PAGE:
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Raising a (Parent) Reader

I began reading early in life. My earliest memories of reading are filled with books of older children – the ones who came home to be taught by my mother. English textbooks, in particular, were worth waiting for. They had stories. And poems. New words, new worlds.

I still read avidly, but motherhood put a brief stop to it. In between nappies and naptimes, the computer was my salvation, keeping me linked to sanity. I wish now that I had, what I now consider a lifesaver – a smartphone with the Kindle app. Those endless hours of breastfeeding would have gone by much quicker.

That single little invention has completely transformed how much I read. Now I read everywhere. In the car (not while I’m driving – duh!) on the way to school, in a queue at the supermarket, in the loo and under the covers snuggled up to warm bodies next to me.

The Kindle app does what a physical book can’t – it allows me to read and write surreptitiously. As the parent of an active and inquisitive five-year old, I am still a very integral part of his time. But endless games of football on the verandah or playing Transformer shop (21-st century version of the grocery shop game) takes it toll. With my book-on-a-phone I can still sit by him and read (or make notes on Evernote) while he builds a Lego house or a trains-former out of his choo-choo’s, colours inside or outside the lines or  writes a story of his own.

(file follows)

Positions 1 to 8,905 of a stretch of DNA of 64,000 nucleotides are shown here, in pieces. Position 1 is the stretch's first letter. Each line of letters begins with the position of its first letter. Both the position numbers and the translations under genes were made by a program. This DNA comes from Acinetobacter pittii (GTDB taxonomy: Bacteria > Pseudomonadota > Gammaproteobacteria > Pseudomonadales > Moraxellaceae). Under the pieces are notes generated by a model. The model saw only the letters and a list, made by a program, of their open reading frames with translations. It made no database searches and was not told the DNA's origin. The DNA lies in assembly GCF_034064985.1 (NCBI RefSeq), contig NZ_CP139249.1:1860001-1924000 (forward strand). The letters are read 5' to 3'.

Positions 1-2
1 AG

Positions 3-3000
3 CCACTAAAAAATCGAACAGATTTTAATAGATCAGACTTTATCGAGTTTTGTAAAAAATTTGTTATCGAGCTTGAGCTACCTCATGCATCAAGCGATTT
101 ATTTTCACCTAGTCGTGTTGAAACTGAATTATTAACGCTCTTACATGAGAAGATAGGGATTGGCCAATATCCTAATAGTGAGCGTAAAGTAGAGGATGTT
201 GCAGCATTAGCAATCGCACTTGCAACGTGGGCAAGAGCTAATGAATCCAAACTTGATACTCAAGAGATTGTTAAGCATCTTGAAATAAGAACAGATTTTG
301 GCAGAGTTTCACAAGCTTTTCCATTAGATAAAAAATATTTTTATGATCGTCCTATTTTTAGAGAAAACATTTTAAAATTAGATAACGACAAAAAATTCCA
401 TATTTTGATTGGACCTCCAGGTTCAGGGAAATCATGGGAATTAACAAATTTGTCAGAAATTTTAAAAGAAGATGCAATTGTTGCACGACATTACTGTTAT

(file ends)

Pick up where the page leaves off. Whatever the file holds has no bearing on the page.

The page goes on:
Do I feel guilty about not spending each breathing moment with my child? Not anymore. M knows I’m around in case he needs a playmate or help with something. A lot of the time I’m sitting right by him, welcome company while he plays happily. An essay by Kate Hass on Mamazine reinforced this feeling for me – you must make time for what is important to you.

Given how much all of us read in the family, it is no surprise of course that M learned to read early and now reads everything pretty fluently including the newspaper. We go on trips to the library where we pick up books for me and him at the same time. He’s welcome to any book in the house, even the foreign language ones that make him pout his lips like a goldfish to say those strange words. And last week, when he read and used the word ‘obliterate’ in its correct form , I could see my own five-year old self beaming over a book.

Like Kate Hass, a few stolen minutes here and there catching up with my current story is enough. It makes me feel a little more connected, a little more together.


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